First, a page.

Land governance and inclusive business in agriculture: Advancing the debate
This report (PDF) by the Overseas Development Institute (ODI) reviews the state of the global debate on inclusiveness in agricultural investments and analyses what ‘inclusiveness’ means to different value chain actors. According to stakeholders, five pillars on the meaning of inclusive business in agriculture are: 1) Effective arrangements for voice and representation; 2) Inclusive fair value chain relations; 3) Respect for land rights and inclusive tenure arrangements; 4) Employment creation and respect for labour rights; 5) Contribution to food security. A cross-cutting approach that looks at the key features of value chain relationships enables the evaluation of inclusiveness within each business, and allows for more nuanced recommendations on how to enhance inclusiveness. Furthermore, rigorous assessments of inclusiveness need to consider the five pillars both in their process and outcome dimensions, since good procedures are the foundation of any inclusive business. The five pillars provide a framework for assessing and enhancing inclusiveness. However, trade-offs can arise between the pillars. There are inherent opportunities and challenges for enhancing inclusiveness in different value chains due to the characteristics of the crop and wider market trend. Without an understanding of how crop and value chain traits and market trends shape opportunities and constraints, it is difficult to advance inclusiveness in practice or develop effective public policy and programming. At the same time, evidence shows that effective public action can make a considerable difference in promoting inclusiveness in a given commodity sector and geographic context. Land governance is central to inclusiveness – control over land has a bearing on each of the five pillars of inclusive business. Supporting value chain relation sin which small-scale rural producers retain control over land is an important part of strategies to promote inclusiveness that relies less on the goodwill of individual companies, and more on institutional frameworks that make inclusiveness the preferable business choice.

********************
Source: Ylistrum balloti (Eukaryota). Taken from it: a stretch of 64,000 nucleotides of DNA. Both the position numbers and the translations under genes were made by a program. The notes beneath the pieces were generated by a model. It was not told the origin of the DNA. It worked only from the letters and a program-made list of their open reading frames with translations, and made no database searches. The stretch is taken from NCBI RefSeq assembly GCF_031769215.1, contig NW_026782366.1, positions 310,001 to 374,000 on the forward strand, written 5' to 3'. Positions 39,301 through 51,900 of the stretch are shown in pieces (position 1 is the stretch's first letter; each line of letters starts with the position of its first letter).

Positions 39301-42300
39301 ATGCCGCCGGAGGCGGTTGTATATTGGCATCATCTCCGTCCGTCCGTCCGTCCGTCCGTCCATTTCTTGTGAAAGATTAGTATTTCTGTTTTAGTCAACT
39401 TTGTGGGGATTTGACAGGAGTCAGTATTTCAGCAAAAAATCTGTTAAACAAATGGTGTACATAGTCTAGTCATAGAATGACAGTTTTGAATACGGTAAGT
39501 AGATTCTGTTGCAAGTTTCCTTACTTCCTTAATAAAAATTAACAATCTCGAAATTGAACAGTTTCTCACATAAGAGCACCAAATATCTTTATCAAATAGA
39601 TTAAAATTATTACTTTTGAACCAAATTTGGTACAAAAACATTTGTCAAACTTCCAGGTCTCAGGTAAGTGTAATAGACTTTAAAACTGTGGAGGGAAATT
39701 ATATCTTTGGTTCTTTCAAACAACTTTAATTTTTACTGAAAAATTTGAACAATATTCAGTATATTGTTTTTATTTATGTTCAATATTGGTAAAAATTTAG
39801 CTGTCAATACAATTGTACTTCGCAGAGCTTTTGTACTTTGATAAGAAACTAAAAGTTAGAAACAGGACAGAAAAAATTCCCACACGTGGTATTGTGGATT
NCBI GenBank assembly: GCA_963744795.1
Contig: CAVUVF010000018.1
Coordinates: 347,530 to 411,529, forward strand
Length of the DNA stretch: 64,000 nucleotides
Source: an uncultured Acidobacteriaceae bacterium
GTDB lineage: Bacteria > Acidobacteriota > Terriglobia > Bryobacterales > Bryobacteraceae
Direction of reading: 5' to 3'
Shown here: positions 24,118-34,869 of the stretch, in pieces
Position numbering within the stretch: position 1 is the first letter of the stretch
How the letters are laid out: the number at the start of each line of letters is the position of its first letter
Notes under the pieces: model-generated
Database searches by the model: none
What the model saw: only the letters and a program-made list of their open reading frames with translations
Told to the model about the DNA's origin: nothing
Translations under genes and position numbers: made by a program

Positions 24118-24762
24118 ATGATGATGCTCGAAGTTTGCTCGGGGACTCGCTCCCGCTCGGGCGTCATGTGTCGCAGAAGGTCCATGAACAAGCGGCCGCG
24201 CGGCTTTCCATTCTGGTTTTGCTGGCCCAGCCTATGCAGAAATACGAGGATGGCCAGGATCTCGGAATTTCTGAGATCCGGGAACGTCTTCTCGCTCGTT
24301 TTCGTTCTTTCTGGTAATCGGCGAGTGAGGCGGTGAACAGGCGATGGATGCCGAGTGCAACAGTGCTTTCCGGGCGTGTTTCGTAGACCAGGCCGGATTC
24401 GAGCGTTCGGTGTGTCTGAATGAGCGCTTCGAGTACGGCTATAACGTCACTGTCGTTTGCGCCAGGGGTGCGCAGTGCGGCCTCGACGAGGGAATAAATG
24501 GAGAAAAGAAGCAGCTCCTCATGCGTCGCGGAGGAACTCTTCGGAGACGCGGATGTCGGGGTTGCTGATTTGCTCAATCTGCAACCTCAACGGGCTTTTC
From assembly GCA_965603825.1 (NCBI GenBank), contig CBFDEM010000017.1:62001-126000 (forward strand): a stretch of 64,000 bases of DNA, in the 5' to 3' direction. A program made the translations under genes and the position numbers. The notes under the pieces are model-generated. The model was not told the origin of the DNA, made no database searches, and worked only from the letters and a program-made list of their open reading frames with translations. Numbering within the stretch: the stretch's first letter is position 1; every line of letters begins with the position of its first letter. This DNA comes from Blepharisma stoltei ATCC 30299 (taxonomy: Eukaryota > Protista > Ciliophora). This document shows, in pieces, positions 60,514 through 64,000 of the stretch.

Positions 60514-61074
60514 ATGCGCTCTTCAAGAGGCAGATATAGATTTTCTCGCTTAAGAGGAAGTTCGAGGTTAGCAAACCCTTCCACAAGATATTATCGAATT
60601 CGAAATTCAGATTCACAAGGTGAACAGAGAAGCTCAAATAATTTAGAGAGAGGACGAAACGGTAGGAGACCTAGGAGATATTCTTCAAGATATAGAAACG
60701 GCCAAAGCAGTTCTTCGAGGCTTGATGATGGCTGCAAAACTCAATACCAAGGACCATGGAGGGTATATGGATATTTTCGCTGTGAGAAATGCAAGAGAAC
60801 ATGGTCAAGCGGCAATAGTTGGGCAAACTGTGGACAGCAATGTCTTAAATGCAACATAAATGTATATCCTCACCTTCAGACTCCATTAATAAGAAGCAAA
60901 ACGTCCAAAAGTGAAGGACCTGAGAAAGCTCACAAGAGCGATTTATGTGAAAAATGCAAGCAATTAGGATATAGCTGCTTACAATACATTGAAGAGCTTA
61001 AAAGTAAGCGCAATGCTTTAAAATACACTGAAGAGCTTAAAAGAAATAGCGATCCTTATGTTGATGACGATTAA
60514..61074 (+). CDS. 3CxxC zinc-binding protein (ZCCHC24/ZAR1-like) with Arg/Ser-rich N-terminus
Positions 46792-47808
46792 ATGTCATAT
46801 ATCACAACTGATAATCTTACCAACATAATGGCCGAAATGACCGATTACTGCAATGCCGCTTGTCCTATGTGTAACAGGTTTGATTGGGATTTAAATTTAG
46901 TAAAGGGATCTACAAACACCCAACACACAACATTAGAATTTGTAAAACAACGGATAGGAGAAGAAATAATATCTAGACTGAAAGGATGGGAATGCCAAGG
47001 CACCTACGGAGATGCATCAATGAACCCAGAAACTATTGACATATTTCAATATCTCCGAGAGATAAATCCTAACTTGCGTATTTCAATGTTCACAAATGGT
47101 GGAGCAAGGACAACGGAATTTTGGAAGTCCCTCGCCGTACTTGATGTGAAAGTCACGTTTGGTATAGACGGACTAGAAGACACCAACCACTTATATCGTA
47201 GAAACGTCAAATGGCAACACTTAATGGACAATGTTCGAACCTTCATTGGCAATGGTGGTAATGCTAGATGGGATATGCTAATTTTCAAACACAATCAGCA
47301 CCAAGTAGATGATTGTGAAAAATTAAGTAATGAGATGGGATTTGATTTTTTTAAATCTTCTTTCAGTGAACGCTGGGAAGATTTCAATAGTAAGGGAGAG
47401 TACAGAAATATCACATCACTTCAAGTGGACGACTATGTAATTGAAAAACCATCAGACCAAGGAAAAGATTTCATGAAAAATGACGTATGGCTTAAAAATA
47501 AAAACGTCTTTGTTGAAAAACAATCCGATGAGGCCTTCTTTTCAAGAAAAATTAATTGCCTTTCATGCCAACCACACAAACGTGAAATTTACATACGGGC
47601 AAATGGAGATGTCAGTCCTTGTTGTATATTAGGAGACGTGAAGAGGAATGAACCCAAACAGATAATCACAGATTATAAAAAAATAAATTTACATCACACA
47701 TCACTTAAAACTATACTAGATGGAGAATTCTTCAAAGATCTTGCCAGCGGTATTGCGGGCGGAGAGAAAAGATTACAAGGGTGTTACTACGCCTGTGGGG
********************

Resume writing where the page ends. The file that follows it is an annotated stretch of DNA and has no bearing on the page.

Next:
An executive summary of the report can be found here.